dc.identifier.citationKipnis V, Midthune D, Freedman LS, Carroll RJ (2012) Regression calibration with more surrogates than mismeasured variables. Statistics in Medicine 31: 2713–2732. Available: http://dx.doi.org/10.1002/sim.5435.en
dc.identifier.issn0277-6715en
dc.identifier.pmid22744878en
dc.identifier.doi10.1002/sim.5435en
dc.identifier.urihttp://hdl.handle.net/10754/599485en
dc.description.abstractIn a recent paper (Weller EA, Milton DK, Eisen EA, Spiegelman D. Regression calibration for logistic regression with multiple surrogates for one exposure. Journal of Statistical Planning and Inference 2007; 137: 449-461), the authors discussed fitting logistic regression models when a scalar main explanatory variable is measured with error by several surrogates, that is, a situation with more surrogates than variables measured with error. They compared two methods of adjusting for measurement error using a regression calibration approximate model as if it were exact. One is the standard regression calibration approach consisting of substituting an estimated conditional expectation of the true covariate given observed data in the logistic regression. The other is a novel two-stage approach when the logistic regression is fitted to multiple surrogates, and then a linear combination of estimated slopes is formed as the estimate of interest. Applying estimated asymptotic variances for both methods in a single data set with some sensitivity analysis, the authors asserted superiority of their two-stage approach. We investigate this claim in some detail. A troubling aspect of the proposed two-stage method is that, unlike standard regression calibration and a natural form of maximum likelihood, the resulting estimates are not invariant to reparameterization of nuisance parameters in the model. We show, however, that, under the regression calibration approximation, the two-stage method is asymptotically equivalent to a maximum likelihood formulation, and is therefore in theory superior to standard regression calibration. However, our extensive finite-sample simulations in the practically important parameter space where the regression calibration model provides a good approximation failed to uncover such superiority of the two-stage method. We also discuss extensions to different data structures.en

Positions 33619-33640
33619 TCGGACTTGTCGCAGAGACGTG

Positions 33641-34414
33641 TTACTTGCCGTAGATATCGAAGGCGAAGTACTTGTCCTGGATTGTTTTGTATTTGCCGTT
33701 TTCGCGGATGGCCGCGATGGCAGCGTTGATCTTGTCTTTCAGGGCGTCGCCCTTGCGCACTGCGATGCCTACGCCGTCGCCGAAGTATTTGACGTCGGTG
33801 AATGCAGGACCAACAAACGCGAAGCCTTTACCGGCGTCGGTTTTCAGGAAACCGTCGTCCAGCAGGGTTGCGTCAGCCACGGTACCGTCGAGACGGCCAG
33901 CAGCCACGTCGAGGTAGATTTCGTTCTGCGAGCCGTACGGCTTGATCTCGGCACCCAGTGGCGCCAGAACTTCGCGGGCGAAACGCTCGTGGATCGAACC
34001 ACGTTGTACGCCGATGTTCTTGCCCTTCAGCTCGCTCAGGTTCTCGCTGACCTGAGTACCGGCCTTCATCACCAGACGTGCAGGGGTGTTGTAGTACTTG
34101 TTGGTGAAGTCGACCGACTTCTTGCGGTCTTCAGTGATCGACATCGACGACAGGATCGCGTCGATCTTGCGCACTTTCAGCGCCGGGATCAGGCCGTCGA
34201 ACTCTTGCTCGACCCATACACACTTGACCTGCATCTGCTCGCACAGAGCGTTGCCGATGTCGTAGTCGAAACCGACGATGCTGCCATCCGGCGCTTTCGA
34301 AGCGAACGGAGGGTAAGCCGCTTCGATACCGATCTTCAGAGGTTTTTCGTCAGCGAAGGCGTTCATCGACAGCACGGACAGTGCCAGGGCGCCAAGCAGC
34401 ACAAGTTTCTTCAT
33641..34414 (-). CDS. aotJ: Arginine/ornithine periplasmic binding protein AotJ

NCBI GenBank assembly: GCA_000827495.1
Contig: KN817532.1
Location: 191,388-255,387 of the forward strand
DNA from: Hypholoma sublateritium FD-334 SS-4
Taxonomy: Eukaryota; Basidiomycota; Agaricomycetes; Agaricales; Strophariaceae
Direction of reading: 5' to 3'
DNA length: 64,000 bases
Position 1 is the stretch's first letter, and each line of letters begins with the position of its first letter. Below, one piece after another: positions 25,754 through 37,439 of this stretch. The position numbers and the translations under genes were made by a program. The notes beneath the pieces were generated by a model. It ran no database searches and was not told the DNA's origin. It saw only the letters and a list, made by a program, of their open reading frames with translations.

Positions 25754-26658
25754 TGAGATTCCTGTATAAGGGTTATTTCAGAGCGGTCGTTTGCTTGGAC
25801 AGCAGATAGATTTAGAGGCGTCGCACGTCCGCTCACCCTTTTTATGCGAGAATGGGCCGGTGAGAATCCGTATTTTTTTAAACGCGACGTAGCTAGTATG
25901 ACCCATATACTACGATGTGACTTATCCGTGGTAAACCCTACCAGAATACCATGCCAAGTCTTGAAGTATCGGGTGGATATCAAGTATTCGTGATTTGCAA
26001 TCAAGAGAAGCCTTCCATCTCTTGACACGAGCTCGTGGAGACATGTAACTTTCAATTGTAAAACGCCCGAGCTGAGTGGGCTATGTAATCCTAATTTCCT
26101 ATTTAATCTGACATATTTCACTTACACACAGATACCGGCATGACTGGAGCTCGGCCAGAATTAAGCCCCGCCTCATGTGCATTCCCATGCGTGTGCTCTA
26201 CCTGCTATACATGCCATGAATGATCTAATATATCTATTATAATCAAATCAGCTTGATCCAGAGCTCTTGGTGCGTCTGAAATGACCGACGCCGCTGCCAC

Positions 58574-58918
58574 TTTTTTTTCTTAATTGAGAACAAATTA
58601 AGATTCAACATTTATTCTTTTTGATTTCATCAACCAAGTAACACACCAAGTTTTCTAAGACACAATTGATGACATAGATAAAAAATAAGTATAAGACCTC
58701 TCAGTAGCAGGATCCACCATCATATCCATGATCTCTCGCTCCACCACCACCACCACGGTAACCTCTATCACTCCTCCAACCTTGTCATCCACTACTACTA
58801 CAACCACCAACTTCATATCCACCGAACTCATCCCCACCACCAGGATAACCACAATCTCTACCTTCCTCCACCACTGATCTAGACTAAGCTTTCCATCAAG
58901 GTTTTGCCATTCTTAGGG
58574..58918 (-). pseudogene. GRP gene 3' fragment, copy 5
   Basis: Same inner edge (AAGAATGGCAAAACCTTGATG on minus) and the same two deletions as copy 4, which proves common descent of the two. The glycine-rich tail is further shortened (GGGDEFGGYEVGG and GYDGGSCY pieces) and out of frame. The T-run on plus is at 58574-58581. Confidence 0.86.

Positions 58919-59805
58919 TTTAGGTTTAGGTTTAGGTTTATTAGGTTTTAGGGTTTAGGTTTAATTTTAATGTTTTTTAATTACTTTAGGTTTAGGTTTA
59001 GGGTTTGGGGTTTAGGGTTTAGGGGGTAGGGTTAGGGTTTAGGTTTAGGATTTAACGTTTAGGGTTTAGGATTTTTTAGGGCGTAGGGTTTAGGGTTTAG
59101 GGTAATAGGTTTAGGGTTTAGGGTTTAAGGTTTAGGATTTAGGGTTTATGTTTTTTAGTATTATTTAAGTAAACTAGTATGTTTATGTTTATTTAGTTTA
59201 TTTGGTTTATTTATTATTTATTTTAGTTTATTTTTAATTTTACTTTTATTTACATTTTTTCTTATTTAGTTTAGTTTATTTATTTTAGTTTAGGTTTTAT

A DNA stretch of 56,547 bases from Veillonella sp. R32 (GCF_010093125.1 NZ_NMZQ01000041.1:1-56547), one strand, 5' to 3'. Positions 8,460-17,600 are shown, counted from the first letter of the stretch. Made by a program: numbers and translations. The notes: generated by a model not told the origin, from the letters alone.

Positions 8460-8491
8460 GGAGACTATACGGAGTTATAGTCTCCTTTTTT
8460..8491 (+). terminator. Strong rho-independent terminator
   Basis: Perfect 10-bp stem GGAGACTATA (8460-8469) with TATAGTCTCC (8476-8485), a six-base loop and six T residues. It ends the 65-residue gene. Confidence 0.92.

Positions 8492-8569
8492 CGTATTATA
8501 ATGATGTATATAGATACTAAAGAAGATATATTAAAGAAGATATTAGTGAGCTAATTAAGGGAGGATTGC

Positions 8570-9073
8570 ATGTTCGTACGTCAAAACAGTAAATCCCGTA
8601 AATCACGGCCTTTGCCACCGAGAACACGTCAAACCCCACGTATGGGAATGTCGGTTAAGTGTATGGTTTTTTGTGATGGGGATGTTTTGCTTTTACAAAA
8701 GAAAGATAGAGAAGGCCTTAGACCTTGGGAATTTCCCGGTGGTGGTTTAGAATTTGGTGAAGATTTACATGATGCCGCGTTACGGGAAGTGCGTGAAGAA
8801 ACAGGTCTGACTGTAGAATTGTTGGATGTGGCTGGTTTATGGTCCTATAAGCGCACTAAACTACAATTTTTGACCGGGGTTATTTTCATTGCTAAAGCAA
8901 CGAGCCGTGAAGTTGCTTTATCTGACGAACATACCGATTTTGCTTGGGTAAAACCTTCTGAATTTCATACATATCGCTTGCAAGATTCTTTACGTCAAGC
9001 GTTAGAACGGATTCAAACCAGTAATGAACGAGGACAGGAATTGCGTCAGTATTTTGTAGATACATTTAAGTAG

dc.description.sponsorshipWe thank Dr. Weller for providing us with the data used in their original analysis. Carroll's research was supported by a grant from the National Cancer Institute (CA57030) and by Award Number KUS-CI-016-04, made by King Abdullah University of Science and Technology (KAUST).en
dc.publisherWiley-Blackwellen
dc.subjectAttenuationen
dc.subjectLogistic regressionen
dc.subjectMeasurement erroren
dc.subjectReparameterizationen
dc.subject.meshModels, Statisticalen
dc.titleRegression calibration with more surrogates than mismeasured variablesen
dc.typeArticleen
dc.identifier.journalStatistics in Medicineen
dc.identifier.pmcidPMC3640838en
dc.contributor.institutionBiometry Research Group, Division of Cancer Prevention; National Cancer Institute; Bethesda; MD; U.S.A.en
dc.contributor.institutionGertner Institute for Epidemiology and Health Policy Research; Sheba Medical Center; Tel Hashomer; Israelen
dc.contributor.institutionDepartment of Statistics; Texas A&M University; College Station; TX; U.S.A.en
kaust.grant.numberKUS-CI-016-04en